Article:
There are so many people I want to meet now that I’m home but since I’m working for the bulk of the time I’m back, it’s actually quite difficult because I find myself just wanting to spend time with my parents and sisters at night. Going out for buka puasa is kinda leceh (troublesome) and to be honest, I’m quite malas (lazy) to do that. And I always like to sleep early on week nights so going out after Isya’ is also a meh for me. So I’m a little overwhelmed because I do want to see my friends but plans to meet up tend to come all at once and I don’t know how to spread them out. I feel bad but obvs my family is priority plus I also want to maintain a certain rhythm and normalcy to being home. That is, feeling like I’m just home as opposed to home for a while. I don’t know if that makes sense.

This past week has been turbulent, hasn’t it? I don’t want to talk about it too much because I know we’re all saturated with bad news, but I just want to remind people to have faith in each other. Reach out to people you think may be affected by the news. This means muslims, people of colour, the LGBTQ community. Someone recently said to me that it’s scary to be a muslim in America, but the truth is it’s scary to be a lot of things in America and all over the world. Even here in Malaysia, it can be scary to be so many things. So if you see something, say something. If you see someone speaking with hatred against someone else because of their identity, you could say something. And it’s not just speech. Sometimes people don’t realise they discriminate against others. We can all find ways to be gentle and informed while pushing back against things like that because it really is a form of oppression.

Anyway… thanks for reading, as usual! If there are other blogs you read and really like OR if you write a blog yourself, please send me links to them! I’m really enjoying reading other people’s stuff because it inspires me to keep on writing so I’d love it if you shared some of your favourites with me 🙂  see you next week!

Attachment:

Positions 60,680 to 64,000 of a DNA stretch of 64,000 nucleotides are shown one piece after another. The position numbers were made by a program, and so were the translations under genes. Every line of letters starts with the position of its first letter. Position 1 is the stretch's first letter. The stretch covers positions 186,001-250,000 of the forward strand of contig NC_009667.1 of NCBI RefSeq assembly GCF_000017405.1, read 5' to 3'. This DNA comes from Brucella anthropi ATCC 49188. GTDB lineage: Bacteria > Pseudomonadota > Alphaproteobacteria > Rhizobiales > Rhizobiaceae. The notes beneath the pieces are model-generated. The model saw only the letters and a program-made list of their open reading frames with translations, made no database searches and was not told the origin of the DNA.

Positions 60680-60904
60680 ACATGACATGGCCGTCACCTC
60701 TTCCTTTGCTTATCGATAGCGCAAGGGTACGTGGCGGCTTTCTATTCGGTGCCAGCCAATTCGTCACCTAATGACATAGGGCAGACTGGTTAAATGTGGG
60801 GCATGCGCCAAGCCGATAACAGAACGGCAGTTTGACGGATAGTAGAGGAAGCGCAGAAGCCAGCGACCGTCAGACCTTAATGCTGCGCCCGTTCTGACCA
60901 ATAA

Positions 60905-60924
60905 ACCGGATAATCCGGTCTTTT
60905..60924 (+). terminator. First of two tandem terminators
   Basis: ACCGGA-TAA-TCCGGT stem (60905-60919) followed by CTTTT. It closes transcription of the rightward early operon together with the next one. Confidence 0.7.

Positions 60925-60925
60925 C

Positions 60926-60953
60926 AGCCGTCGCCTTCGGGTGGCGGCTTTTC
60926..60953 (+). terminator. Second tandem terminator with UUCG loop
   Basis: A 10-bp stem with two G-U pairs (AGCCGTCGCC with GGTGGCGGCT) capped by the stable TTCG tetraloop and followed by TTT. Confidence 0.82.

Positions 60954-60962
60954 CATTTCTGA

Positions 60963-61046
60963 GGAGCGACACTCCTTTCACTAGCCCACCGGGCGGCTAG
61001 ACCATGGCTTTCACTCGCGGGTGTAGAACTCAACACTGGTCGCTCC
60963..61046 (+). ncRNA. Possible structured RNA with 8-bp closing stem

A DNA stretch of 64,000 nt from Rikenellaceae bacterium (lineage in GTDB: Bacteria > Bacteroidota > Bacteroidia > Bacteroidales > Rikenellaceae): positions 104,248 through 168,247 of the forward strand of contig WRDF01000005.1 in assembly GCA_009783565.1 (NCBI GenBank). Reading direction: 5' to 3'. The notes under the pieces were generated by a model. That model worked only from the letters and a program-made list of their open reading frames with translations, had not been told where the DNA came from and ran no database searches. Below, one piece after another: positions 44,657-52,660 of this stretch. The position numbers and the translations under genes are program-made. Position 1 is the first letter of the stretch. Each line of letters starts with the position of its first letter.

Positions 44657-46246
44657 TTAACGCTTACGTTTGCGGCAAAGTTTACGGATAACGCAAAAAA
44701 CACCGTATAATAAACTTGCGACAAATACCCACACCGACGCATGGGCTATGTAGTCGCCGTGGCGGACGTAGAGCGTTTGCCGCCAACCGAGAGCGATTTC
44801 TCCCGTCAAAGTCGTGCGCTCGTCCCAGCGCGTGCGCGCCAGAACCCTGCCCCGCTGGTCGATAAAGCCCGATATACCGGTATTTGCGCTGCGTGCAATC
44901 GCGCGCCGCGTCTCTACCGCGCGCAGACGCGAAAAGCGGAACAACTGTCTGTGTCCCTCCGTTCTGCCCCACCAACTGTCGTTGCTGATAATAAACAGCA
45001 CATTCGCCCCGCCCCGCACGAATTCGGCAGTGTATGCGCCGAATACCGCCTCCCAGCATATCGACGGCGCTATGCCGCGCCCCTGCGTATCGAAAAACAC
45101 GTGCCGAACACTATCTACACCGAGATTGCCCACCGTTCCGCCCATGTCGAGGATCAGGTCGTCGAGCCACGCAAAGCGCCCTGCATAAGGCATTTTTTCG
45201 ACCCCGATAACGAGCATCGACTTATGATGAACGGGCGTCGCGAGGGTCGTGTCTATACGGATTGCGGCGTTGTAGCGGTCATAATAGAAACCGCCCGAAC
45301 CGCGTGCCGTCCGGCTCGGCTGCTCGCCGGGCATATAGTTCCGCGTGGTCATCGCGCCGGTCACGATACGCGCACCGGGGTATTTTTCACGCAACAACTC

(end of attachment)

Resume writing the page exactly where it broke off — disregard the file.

(By the way, since I started writing, it has gotten gloomy, started raining and I’ve had to move inside. Typical Malaysian weather.)

“Americanah” | Summer 2016

Hi, friends!

I went to Melaka last weekend with my parents and it was pretty fun! We were there for such a short amount of time, just over 24 hours, I think. But visiting Jonker Street is always fun, there’s just so much to see at once. Getting my Pak Putra fix is also always worth the 1.5-hour drive. I literally forgot to take any pictures because I was so preoccupied with taking videos the whole time. But! If you are interested in some ~visuals~ here you go:

I’ve been playing with iMovie a lot, because I just realised how much fun it is. I’ll be going on quite a few more trips before the end of summer actually, so I’m hoping to do one for every trip and see how much better I get 😀

I also did something (trivial) this past week which I felt I absolutely had to write about because it was so quintessentially me; so comical and nostalgic all at once.

So, I was at Petronas to withdraw money, because for some reason the petrol station is the only place I can withdraw money in my neighbourhood. The line was super long, and as I was queueing up, my eyes started lingering around the shop and I saw so many things I wanted. Surely enough, I came out with a bag of butterscotch Gardenia bread, a Crunchie bar, Twisties, Chipster, Honey Stars and SUPER RING!! I was SO happy, you guys. You have no idea. I had not intended to spend >RM20 at the Petronas shop but now you know why the Maybank ATM is there and why there’s only one of them. So that you have you wait in a long line and then come out with 6 things when you intended to buy none. Obviously I’m not very proud of that but like, you should consider that I restrained myself from: a bilis bun, a jagung bun, F&N grape, Crunch ice cream, and a Gardenia breakfast waffle so I THINK I DID JUST FINE.